Bottom line: Baidu's (NASDAQ:BIDU) long-term revenues will decline by 15-20 percent from current levels as a result of a cut-back in sponsored links and new transparency policies that will scare away some of its advertisers.
What's the cost of being honest, or at least a little more honest? If your name is Baidu, apparently the answer is about $400 million, which is how much China's leading search engine has just lowered its latest quarterly revenue forecast after taking steps to become more transparent. Put differently, the figure is about one-eighth of Baidu's previous revenue forecast for the quarter, meaning it would translate to lost revenue of about $1.3 billion of the $10.25 billion it generated for all of last year.
Put yet another way, the latest forecast for second quarter revenue of 18.1 billion to 18.2 billion yuan, or about $2.8 billion, represents a meager growth rate of 9 percent from the second quarter of last year. That would easily be Baidu's slowest growth ever, and compares with usual growth figures of 30 percent or higher. But much has happened in the last month as Baidu is being forced to become more transparent about its advertising practices following a major scandal.
One interesting sidebar to all of this is where exactly the lost revenue will go. After all, the $1.3 billion in revenue that Baidu will lose from advertisers will have to go somewhere and could potentially benefit someone else. Other groups that could gain may include more traditional advertising-dependent companies such as web portals Sina (NASDAQ:SINA) and online video companies like Youku Tudou (NYSE:YOKU). One of the biggest beneficiaries could be Sohu (NASDAQ:SOHU) since it runs a major web portal, a large video service and also a rival search engine that could pick up some of this lost business from Baidu.
But let's return to our main story for now, which is the somewhat shocking revelation that Baidu's newly rolled-out system for providing more transparent search results will cost it an eighth of its previously forecast revenue for the second quarter (company announcement, English article; Chinese article). Quite revealingly, a search on Baidu's name on its own popular news page returns a message that says "sorry, the page you are looking for can't be found," indicating Baidu has censored the news for its own readers.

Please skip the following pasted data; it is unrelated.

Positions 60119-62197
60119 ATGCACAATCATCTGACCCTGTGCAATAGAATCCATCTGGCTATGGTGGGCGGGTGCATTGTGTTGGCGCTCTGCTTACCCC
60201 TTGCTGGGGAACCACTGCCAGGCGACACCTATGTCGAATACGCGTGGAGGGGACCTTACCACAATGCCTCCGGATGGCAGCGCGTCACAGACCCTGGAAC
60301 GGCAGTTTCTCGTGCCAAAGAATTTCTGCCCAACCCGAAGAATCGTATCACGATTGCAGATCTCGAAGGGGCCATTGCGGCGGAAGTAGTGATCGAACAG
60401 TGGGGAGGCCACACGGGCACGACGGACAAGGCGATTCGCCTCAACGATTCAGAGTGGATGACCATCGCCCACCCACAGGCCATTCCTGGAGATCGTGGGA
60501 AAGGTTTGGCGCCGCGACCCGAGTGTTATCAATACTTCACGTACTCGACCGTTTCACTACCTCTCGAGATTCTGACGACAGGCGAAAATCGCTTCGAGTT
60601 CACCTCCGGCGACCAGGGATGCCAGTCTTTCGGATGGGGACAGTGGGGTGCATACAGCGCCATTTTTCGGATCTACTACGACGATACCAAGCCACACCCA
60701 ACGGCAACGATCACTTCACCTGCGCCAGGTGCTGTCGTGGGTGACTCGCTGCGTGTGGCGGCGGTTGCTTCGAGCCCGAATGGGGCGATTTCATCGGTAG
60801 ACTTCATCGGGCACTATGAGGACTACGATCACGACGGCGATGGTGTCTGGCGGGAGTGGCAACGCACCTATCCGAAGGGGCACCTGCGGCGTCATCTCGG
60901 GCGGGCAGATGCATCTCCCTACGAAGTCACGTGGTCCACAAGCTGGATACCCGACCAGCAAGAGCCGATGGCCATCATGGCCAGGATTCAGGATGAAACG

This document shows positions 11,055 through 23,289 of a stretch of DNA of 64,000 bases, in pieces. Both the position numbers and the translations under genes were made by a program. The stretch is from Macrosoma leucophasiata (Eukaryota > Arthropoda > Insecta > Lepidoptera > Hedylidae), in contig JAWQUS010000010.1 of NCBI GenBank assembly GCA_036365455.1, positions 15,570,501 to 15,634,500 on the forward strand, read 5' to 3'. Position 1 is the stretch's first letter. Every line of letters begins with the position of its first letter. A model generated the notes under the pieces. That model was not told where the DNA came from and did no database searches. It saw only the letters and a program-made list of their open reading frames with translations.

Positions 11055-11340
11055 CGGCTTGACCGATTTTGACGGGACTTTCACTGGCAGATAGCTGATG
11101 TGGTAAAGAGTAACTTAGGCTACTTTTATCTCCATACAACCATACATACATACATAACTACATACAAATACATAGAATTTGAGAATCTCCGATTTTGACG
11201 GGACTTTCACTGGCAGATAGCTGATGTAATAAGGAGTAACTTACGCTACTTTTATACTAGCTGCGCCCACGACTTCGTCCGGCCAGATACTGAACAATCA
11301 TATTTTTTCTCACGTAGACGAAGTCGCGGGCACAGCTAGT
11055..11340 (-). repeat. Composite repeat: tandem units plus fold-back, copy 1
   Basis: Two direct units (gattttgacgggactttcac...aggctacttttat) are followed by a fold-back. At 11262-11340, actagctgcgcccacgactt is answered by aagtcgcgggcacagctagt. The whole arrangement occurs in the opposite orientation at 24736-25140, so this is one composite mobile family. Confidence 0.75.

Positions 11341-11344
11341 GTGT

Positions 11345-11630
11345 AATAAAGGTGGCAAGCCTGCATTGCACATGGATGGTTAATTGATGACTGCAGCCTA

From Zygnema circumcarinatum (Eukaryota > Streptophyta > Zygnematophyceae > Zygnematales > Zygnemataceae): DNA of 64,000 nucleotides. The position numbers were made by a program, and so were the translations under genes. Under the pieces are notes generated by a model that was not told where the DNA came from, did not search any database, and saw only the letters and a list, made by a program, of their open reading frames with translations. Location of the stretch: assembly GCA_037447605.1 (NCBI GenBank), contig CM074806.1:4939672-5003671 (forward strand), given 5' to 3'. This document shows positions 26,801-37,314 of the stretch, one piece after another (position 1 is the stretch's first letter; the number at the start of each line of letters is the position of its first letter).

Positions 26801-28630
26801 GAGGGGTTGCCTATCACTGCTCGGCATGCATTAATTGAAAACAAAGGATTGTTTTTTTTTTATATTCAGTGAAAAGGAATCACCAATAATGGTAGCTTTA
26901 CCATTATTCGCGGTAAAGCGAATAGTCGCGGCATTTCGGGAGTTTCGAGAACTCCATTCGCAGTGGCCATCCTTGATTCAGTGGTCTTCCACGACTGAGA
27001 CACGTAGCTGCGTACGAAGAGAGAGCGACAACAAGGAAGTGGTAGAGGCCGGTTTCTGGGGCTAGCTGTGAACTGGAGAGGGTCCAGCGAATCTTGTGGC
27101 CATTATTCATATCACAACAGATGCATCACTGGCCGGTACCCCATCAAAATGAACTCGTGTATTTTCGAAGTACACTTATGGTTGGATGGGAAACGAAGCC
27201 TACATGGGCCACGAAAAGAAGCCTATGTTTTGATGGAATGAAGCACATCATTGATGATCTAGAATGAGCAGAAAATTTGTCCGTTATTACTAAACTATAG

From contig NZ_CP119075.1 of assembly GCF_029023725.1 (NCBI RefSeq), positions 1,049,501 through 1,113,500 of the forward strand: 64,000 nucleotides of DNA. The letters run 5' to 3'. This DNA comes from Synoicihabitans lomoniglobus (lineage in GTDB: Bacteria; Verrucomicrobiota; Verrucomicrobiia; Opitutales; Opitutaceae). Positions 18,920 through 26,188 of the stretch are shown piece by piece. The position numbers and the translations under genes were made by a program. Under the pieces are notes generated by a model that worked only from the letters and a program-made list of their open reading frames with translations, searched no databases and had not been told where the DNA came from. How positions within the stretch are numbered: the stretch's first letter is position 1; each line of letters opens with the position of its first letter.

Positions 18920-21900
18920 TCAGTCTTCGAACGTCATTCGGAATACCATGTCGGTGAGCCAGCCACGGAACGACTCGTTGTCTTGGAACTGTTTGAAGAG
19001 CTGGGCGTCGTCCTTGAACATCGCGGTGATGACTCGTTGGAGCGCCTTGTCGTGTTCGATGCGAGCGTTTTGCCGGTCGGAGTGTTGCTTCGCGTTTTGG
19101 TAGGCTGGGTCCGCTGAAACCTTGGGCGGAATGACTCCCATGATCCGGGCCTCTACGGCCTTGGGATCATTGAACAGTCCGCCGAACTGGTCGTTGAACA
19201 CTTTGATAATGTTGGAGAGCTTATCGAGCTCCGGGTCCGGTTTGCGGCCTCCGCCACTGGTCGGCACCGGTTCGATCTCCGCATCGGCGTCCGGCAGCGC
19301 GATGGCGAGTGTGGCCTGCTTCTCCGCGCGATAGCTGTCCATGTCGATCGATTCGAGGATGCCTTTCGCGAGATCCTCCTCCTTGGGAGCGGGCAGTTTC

But then again, the sudden move to become more transparent was hardly Baidu's own choosing, so it's not too surprising that it doesn't want to publicize this big blow to its revenue. For anyone who hasn't followed the story, Baidu landed at the center of a major scandal last month over the tale of a young cancer patient who selected a hospital for treatment partly based on its high placement in results on a Baidu search (previous post).
The patient, Wang Zexi, later died, but not before complaining loudly when he learned that the hospital was ranked so highly simply because it paid the highest fee in Baidu's online advertising auction system. Baidu didn't clearly state that relationship at the time, but has begun clearly disclosing which of its search results are paid after being ordered to do so by several government regulators.
Hospitals have always been one of Baidu's biggest customer groups which created big investor concerns after a high-profile spat last year between Baidu and the nation's largest hospital association (previous post). I suspect that many of its lost advertisers now are such hospitals since disclosing the paid status of their claims in search results automatically undermines the credibility of those claims.
The bigger question is what longer term impact Baidu's more transparent system will have on its performance. Baidu didn't change its system until mid-May, or midway through the second quarter. That means the impact of the revenue downgrade could have been twice as big if the modifications came at the start of the quarter.
Baidu also notes that it has cut down its volume of sponsored links, and that some of its advertisers have temporarily withdrawn their business until they can comply with new guidelines rolled out by regulators after the scandal. At the end of the day, a long-term revenue loss in the 15-20 percent range is probably reasonable, though we'll have to wait until the second half of the year to see how big the decline really is.